Researchers warn that the ancient killer is rapidly becoming resistant to antibiotics

Typhoid fever may be rare in developed countries, but this ancient threat, believed to have existed for thousands of years, is still very dangerous in today’s world.

According to new research, the bacterium that causes typhoid fever is developing drug resistance and is rapidly replacing resistant strains.

At present, antibiotics are the only effective treatment for bacterial typhoid fever. intestinal salmonella serovar Typhi (S Typhi). However, over the last three decades, the bacterium’s resistance to oral antibiotics has increased and spread.

By sequencing the genomes of 3,489 S Typhi strains in Nepal, Bangladesh, Pakistan, and India, which declined from 2014 to 2019, researchers recently found an increase in drug-resistant (XDR) Typhi.

XDR Typhi is not only resistant to advanced antibiotics such as ampicillin, chloramphenicol and trimethoprim / sulfamethoxazole, but is also resistant to newer antibiotics such as fluoroquinolones and third-generation cephalosporins.

Worse, these strains are spreading rapidly around the world.

Although most cases of XDR Typhi originate in South Asia, researchers have identified about 200 cases of international spread since the 1990s.

Most strains have been exported to Southeast Asia, as well as East and South Africa, but typhoid superbacteria have also been found in the United Kingdom, the United States and Canada.

“The rapid emergence and spread of highly resistant strains of S. Typhi in recent years is a real cause for concern and underscores the need for urgent expansion of preventive measures, especially for Stanford University infectious disease specialist Jason Andrews.

Scientists have been warning about drug-resistant typhus for years, but the new study is the largest genomic analysis of bacteria to date.

In 2016, the first XDR typhus strain was identified in Pakistan. By 2019, it had become the dominant genotype in the nation.

Historically, most strains of XDR typhoid have been treated with third-generation antimicrobial drugs such as quinolones, cephalosporins, and macrolides.

However, in the early 2000s, quinolone-resistant mutations accounted for more than 85 percent of all cases in Bangladesh, India, Pakistan, Nepal, and Singapore. At the same time, cephalosporin resistance was also present.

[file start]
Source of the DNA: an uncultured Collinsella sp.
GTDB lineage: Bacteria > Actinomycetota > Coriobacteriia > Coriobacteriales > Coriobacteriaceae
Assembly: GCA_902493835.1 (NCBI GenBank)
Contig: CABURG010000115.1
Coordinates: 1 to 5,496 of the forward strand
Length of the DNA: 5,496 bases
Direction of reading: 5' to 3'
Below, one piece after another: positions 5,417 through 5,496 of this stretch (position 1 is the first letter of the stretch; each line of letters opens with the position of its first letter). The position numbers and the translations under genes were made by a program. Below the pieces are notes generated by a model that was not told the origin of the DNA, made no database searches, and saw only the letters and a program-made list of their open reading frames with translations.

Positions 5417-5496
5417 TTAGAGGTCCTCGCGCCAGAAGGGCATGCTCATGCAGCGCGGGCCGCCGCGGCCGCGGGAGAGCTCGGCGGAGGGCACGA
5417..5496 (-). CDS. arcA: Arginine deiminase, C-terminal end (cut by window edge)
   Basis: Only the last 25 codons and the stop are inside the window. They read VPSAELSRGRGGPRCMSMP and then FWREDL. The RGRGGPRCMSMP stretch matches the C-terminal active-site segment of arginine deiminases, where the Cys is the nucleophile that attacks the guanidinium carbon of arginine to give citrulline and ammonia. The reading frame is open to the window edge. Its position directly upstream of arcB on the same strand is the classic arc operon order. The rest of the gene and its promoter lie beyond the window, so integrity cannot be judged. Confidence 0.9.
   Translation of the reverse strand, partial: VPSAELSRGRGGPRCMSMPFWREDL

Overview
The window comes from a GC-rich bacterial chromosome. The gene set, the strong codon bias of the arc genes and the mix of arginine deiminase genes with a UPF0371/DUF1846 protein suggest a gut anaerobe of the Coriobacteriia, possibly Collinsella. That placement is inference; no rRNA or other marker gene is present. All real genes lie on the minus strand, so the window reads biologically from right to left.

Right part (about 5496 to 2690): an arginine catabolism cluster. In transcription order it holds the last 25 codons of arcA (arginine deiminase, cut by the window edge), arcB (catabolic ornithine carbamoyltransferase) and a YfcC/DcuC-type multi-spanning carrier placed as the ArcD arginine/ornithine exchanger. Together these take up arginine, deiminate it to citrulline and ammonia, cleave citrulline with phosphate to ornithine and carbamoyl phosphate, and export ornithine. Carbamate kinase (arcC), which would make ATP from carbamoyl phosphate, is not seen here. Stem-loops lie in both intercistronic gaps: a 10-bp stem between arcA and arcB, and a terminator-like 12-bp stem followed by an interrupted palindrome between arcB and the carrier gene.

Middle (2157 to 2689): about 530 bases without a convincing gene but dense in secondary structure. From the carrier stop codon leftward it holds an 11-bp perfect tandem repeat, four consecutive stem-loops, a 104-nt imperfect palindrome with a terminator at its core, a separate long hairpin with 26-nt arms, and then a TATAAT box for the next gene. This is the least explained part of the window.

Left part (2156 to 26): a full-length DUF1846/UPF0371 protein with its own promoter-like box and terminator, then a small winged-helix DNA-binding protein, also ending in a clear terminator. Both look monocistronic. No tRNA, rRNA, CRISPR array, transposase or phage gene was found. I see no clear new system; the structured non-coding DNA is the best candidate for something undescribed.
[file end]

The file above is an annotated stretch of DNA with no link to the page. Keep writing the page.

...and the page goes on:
Today there is only one oral antibiotic left: macrolide and azithromycin. And this drug may not work for a long time.

A new study found that mutations resistant to azithromycin are still prevalent and “threaten the effectiveness of all antimicrobial drugs for the treatment of typhoid.” Although these mutations have not been accepted by XDR S Typhi, if they do, we will face a serious challenge.

If left untreated, typhoid fever can kill up to 20 percent of people, and today 11 million people are infected with typhoid fever each year.

Future epidemics can be prevented to some extent with the help of smallpox vaccines, but if access to these vaccines is not expanded globally, there may soon be another health crisis in the world.

“The recent emergence of XDR and azithromycin-resistant S Typhi requires accelerated preventive measures, including the use of conjugated vaccines against typhoid fever in endemic countries,” the authors write.

“Such measures should be taken in countries where the prevalence of antimicrobial resistance among S Typhi isolates is currently high, but should not be limited to such conditions, given the potential for international spread.”

South Asia may be the main center of typhoid fever, accounting for 70 percent of all cases, but if COVID-19 has taught us something, the variants of the disease can easily spread in our modern, globalized world.

To prevent this, health experts say governments need to expand access to typhoid vaccines and invest in research into new antibiotics. In India, for example, a recent study found that if children were vaccinated against typhoid fever in urban areas, it would prevent 36 percent of typhoid cases and deaths.

At present, Pakistan is leading in this area. It is the first country in the world to offer planned vaccination against typhoid. Millions of children were vaccinated last year, and health experts say more nations need to do the same.

Antibiotic resistance is one of the leading causes of death in the world, killing more people than HIV / AIDS or malaria. Where possible, vaccines are one of the best tools to prevent future catastrophes.

We don’t have time to waste.

The study was published Lancet microbe.

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